Classic Rock Band Names And The Stories Behind Them

Classic Rock Band Names

Photo: Bruce Alan Bennett / Shutterstock

What’s in a name? Well, recognition, and self response to others. Our pets have names, some cute, some that were not very fair to the animal, but luckily they don’t know that. In the last century when recorded music became available, people could listen to music at home and the advent of radio was even more revolutionary at the time than the internet and all its impact today. So, memorable names were important, but also, local stations in small markets gave listeners a chance to play on evening local music shows when the networks weren’t broadcasting, local sports, community and church services, etc.

But naming bands and musicians other than after the band leaders was rare, although Louis Armstrong made his back up band “The Hot Seven” very popular in the late ’20’s. Another was the Mound City Blowers, and the Delta had a few “Blind Men” vocal groups, including “The Five Blind Men of Mississippi” and “The Five Blind Men Of Alabama”.

Arkansas native Louis Jordan, who is a critical pioneer in helping develop rock and roll music (and I’m a bit hacked frankly at the lack of attention he receives, given his amazing string of huge hits especially from the late 1930’s through WWII, where his hits were hugely popular, particularly amongst those in the Armed Services. At the time the recording industry was almost at a complete standstill as artists refused to perform for any label until major reforms including much better royalties and the right to compose their own material was addressed.

The exception was Victory records, acetate singles sent to troops in all theaters, and Jordan’s timely subject matter touched the troops and sailors, with songs that reminded them of better times at home albeit sometimes with plenty of ribbing to go along with it. “Is You Is Or Is You Ain’t My Baby,” “Five Guys Named Moe”, “Caldonia Boogie”, and “Nobody Here But Us Chickens” were huge, and darned if rock and roll couldn’t be found nosing around in those boogie woogie tempos and fiery solos! That my home state of Arkansas is nearly oblivious to this great man is sad. But name wise, Jordan named all his combos for reasons known only to him as The Tympani Five, when there were no less than seven men in his band at any given time. But let’s move on. The ’50’s really started the ball rolling, and while band names might not have been especially flashy compared to what was coming, band names were more a part of rock and roll, and single performers stayed more in the pop chart territory.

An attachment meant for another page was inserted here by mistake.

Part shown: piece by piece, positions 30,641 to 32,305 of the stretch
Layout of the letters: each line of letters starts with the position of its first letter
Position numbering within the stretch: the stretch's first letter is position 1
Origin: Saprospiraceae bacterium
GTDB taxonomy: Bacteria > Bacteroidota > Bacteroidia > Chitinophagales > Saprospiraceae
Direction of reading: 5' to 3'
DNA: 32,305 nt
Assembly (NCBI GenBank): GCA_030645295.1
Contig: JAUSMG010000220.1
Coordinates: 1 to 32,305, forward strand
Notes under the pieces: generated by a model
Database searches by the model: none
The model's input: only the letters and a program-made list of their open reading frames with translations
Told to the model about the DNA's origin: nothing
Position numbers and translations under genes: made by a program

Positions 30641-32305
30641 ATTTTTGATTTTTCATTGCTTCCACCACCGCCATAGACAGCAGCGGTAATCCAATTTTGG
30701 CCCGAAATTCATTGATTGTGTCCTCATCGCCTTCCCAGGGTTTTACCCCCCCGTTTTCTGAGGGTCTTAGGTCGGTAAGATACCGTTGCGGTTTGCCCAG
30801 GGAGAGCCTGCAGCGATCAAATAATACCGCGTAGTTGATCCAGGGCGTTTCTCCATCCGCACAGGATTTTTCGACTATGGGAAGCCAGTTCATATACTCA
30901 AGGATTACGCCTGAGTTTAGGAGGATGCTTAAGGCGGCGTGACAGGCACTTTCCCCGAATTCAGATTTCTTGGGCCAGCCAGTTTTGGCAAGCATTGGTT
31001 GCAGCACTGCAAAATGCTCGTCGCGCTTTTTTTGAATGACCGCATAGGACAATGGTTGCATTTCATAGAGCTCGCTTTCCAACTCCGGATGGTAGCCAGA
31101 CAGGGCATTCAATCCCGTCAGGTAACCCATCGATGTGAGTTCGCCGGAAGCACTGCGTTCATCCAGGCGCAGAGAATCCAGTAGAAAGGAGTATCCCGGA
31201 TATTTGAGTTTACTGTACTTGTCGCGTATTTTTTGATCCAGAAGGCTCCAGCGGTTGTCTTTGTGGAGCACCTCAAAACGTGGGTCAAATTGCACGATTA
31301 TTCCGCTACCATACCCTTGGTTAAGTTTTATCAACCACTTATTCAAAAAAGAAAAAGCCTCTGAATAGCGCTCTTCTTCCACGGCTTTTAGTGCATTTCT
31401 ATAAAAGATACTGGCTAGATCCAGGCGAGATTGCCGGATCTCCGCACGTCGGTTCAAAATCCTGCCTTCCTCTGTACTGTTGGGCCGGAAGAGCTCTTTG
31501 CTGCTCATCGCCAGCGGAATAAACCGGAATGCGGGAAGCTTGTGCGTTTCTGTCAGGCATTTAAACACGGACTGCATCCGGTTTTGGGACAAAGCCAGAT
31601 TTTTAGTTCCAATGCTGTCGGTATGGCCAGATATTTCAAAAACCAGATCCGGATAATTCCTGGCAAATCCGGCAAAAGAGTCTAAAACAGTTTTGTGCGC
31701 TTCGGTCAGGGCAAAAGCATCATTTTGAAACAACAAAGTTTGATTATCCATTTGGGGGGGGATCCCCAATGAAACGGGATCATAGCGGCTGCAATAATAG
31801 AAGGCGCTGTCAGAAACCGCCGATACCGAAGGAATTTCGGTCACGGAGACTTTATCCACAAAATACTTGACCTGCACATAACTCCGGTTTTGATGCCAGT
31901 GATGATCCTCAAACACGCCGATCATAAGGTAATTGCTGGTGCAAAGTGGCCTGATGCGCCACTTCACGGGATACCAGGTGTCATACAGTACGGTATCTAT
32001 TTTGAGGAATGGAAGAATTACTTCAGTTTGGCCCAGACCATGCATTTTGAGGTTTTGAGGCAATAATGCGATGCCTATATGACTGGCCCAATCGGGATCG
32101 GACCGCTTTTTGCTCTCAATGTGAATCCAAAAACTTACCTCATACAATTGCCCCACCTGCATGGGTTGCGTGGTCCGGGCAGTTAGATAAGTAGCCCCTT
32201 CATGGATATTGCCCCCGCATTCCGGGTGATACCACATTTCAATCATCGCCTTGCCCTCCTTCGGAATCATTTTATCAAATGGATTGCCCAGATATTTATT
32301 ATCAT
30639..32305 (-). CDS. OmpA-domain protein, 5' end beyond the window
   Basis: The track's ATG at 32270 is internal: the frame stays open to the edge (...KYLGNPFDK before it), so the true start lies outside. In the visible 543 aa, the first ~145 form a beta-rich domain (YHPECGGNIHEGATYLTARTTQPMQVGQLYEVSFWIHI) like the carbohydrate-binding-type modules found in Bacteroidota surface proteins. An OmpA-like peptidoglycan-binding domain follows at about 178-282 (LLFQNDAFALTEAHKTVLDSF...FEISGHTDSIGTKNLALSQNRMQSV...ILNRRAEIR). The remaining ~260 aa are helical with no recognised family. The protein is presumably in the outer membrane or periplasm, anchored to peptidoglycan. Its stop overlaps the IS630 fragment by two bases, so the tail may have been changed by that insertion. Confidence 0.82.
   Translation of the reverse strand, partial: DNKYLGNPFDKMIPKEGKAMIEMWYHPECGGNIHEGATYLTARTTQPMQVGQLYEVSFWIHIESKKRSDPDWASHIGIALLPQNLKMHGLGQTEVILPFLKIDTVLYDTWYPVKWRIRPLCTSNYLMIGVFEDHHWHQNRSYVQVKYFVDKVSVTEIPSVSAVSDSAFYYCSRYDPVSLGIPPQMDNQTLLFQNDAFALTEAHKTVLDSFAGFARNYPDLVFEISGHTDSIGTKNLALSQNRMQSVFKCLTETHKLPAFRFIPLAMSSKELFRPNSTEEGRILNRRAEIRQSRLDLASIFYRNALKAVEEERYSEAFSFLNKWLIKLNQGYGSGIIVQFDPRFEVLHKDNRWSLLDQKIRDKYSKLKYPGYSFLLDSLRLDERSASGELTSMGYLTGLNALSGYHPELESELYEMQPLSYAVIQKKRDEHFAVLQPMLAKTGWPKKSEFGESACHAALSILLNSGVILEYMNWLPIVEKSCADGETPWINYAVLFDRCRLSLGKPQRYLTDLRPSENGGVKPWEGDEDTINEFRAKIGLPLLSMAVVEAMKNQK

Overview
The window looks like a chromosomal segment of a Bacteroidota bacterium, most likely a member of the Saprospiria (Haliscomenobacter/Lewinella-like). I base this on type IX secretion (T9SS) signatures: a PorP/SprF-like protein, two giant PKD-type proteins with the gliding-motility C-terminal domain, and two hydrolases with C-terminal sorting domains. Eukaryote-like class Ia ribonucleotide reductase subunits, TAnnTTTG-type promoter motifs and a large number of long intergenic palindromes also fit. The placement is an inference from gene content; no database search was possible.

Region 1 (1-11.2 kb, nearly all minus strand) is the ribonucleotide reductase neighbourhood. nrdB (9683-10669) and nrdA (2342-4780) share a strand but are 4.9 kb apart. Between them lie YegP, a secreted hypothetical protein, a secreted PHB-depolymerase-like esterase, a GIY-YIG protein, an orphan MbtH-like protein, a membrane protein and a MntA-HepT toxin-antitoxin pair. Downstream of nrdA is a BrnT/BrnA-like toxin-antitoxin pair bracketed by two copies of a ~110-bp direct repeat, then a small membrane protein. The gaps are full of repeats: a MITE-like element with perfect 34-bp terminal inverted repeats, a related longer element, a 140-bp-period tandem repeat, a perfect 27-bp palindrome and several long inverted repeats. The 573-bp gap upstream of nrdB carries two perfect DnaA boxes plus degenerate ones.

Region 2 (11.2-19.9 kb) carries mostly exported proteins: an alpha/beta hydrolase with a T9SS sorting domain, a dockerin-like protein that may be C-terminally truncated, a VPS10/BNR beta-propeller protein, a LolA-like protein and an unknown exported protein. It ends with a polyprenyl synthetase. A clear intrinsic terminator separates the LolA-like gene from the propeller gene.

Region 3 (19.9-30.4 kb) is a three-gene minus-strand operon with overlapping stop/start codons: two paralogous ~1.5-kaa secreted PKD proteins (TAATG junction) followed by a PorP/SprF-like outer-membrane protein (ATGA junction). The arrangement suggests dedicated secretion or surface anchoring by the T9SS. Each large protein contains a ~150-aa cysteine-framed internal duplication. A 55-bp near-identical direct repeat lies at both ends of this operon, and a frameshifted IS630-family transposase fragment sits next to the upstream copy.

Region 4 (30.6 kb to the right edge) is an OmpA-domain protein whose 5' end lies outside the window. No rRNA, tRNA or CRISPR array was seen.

It was the ’60’s that would change naming bands and performers forever. So, we all know the name game here. The Beatles, after a few earlier names like The Silver Beatles, The Beetles (before Lennon liked using the “beat” society reference, and The Quarrymen, their first band if you will, stayed with their famous spelling. The naming of The Rolling Stones was no mystery either. Brian Jones, in the first years when he was much more prominent before succumbing to increasingly horrific drug use and contributing almost no material before drowning in a swimming pool, was the one who formed the Stones, and named them. Now, they are of course the greatest rock and roll band of all time, a major music publication named itself after them, and the world mourns the loss of Charlie Watts, the greatest rock and roll drummer ever.

There were others all poised to break big:

The Who were a scruffy lot, tough as nails, and were known as the High Numbers, The Detours, and after a night tossing around ideas for a new name, one of Pete Townsend’s friends, Richard Barnes, suggested The Who because according to him it “had a pop punch.” Townsend didn’t care for it, but Roger Daltrey settled on it the next day.

Jimi Hendrix called his band “The Experience” and asked “are you experienced” on what most rock fans think is one of the most mind bending debuts and futuristic albums of all time.

And speaking of The Who, Jimmy Page, after wanting to form a new band after the dissolution of The Yardbirds, first wanted to call his new band The New Yardbirds and they actually did one gig as such before becoming Led Zeppelin, when, while debating a name, Keith Moon, after hearing the name, said the name would go over like a “lead zeppelin.” Page thought the heavy/light contrast was great, and one of the greatest bands with one of the greatest names was born.